Seven-wire data cable. Connectors measure just 8 mm wide.
About Serial ATA
Lower Voltage - Parallel ATA is based on TTL signaling, requiring integrated circuits to tolerate input signals as high as 5 volts. Soon, integrated circuits manufactured on the leading manufacturing processes will not be able to efficiently support 5 volt signaling voltages. With the upcoming fine lithographies, it will not be practical to support 5 volt signaling tolerance. Serial ATA manages this by reducing signaling voltages to approximately 250 millivolts (0.25 volt).
Pin Efficiency - Currently, the parallel ATA interface has 26 signal pins going into the interface chip. Serial ATA uses only 4 signal pins, improving the pin efficiency and accommodating a highly integrated chip implementation.
Improved Cable and Connector Plant - The current parallel ATA cable and connector are bulky, made up of 80 conductor ribbon cables and 40 pin header connectors. Instead, Serial ATA uses a much smaller serial cable similar in appearance to modern telephone cables. Eliminating a cable nest improves system airflow and cooling, and offers greater freedom in chassis design. Serial ATA also improves manufacturability and ease of use by allowing better connector and cable design.
Master-Slave Interaction - With today's parallel ATA implementation, pairs of devices share a common cable in a master-slave relationship, resulting in available bandwidth being shared between the devices. Also, since devices on the cable interact, they must be jointly qualified, resulting in substantial expansion of the system integrators' qualification matrix in order to comprehend possible combinations of devices. By contrast, Serial ATA is a point-to-point interface where each device is directly connected to the host via a dedicated link. Therefore, each device has the entire interface bandwidth dedicated to it, and there is no interaction between devices. As result, software can be streamlined, eliminating the overhead associated with coordinating accesses between the master and slave device sharing the same cable.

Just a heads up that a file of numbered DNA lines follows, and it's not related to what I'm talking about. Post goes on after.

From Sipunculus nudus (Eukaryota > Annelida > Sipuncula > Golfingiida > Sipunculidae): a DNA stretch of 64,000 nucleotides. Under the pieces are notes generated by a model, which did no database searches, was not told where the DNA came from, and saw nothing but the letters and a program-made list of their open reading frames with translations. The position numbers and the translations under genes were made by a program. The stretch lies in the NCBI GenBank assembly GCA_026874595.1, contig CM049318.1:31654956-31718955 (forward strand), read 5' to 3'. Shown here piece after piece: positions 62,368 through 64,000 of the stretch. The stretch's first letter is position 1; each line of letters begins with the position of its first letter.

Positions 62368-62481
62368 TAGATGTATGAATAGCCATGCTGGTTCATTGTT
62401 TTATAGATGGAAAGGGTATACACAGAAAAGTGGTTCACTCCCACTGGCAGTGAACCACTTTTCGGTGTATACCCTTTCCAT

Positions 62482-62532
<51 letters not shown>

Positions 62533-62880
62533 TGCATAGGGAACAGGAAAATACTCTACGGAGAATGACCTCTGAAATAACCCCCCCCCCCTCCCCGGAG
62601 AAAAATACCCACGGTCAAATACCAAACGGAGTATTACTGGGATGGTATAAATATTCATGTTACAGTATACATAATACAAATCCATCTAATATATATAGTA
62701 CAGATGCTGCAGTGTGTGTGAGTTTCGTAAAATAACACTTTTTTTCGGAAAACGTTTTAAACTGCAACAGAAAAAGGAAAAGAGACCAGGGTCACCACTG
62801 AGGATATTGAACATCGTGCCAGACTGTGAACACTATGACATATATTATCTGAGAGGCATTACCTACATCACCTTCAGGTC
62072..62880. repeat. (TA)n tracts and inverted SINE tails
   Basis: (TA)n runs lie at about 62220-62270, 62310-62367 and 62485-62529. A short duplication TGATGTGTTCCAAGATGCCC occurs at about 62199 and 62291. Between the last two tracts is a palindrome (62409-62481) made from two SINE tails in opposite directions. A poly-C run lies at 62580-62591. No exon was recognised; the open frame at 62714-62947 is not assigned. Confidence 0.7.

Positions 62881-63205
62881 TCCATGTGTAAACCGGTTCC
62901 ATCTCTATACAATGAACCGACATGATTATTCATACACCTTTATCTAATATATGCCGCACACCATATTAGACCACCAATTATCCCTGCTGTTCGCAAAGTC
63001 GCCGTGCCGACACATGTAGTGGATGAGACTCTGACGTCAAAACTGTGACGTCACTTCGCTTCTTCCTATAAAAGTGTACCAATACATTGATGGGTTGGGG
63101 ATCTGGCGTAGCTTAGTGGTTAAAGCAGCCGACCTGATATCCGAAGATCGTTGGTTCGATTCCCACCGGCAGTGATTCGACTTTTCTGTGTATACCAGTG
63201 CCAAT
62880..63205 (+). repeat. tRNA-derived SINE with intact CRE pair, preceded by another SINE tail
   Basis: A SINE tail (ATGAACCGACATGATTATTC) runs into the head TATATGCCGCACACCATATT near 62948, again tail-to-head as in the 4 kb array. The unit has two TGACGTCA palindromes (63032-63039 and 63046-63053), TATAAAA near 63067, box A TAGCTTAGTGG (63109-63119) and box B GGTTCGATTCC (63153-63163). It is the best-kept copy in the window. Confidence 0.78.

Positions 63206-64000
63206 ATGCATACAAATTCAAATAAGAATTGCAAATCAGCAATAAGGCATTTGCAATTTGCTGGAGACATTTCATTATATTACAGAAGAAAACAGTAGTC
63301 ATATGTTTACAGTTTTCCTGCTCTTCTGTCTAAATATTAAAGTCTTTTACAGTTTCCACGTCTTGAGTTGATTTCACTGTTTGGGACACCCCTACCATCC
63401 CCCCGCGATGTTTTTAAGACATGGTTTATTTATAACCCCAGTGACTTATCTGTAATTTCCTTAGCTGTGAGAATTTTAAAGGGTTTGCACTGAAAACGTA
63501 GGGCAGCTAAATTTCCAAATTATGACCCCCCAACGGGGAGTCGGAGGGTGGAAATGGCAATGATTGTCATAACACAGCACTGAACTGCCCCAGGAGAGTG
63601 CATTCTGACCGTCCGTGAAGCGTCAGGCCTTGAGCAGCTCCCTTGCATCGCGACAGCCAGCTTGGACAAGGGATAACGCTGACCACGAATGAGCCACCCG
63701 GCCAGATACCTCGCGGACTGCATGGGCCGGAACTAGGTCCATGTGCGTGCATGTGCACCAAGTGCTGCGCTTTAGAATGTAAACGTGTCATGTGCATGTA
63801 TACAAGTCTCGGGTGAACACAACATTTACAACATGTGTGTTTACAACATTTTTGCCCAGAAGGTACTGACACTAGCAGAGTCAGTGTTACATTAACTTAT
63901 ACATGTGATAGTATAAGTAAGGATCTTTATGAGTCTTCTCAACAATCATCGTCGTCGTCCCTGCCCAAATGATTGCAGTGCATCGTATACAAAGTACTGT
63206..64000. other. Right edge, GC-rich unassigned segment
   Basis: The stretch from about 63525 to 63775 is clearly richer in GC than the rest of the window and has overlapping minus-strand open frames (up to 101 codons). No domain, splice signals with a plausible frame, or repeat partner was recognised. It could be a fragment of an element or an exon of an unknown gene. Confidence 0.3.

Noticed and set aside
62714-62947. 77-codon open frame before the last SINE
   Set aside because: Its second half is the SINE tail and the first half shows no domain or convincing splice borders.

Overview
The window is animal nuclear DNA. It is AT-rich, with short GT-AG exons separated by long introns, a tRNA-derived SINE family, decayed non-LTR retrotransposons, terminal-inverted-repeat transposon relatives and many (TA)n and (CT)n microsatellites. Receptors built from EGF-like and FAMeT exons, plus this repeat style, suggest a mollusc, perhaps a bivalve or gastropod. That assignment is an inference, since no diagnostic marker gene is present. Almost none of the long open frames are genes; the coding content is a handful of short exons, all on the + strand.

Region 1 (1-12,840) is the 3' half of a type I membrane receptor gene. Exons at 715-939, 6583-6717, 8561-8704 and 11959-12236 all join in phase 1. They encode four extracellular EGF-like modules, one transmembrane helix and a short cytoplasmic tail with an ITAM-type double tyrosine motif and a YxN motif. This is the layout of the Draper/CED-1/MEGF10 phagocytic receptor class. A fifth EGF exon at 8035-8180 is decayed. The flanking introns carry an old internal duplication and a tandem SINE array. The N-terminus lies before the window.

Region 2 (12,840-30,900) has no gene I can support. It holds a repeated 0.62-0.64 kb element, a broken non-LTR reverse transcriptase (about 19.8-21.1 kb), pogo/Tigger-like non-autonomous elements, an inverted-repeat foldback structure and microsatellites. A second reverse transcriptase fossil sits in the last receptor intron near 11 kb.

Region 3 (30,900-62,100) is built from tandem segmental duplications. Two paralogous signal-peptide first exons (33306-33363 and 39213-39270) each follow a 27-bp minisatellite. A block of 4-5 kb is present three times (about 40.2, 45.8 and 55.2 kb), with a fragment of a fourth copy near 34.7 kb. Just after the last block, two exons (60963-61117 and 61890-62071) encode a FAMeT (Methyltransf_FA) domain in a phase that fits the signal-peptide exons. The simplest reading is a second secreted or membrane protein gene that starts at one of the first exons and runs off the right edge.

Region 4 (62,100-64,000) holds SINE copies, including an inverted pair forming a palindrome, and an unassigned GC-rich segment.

Hot-Plug Opportunity - A benefit of Serial ATA is that it provides the opportunity for devices to be hot-plugged and inserted directly into receptacles, an approach that is not directly supported by parallel ATA. Serial ATA includes all the mechanical and electrical features necessary to allow devices to be directly inserted into receptacles while the system is powered (commonly referred to as "hot-plugged"), and the protocol ensures that device discovery and initialization are handled.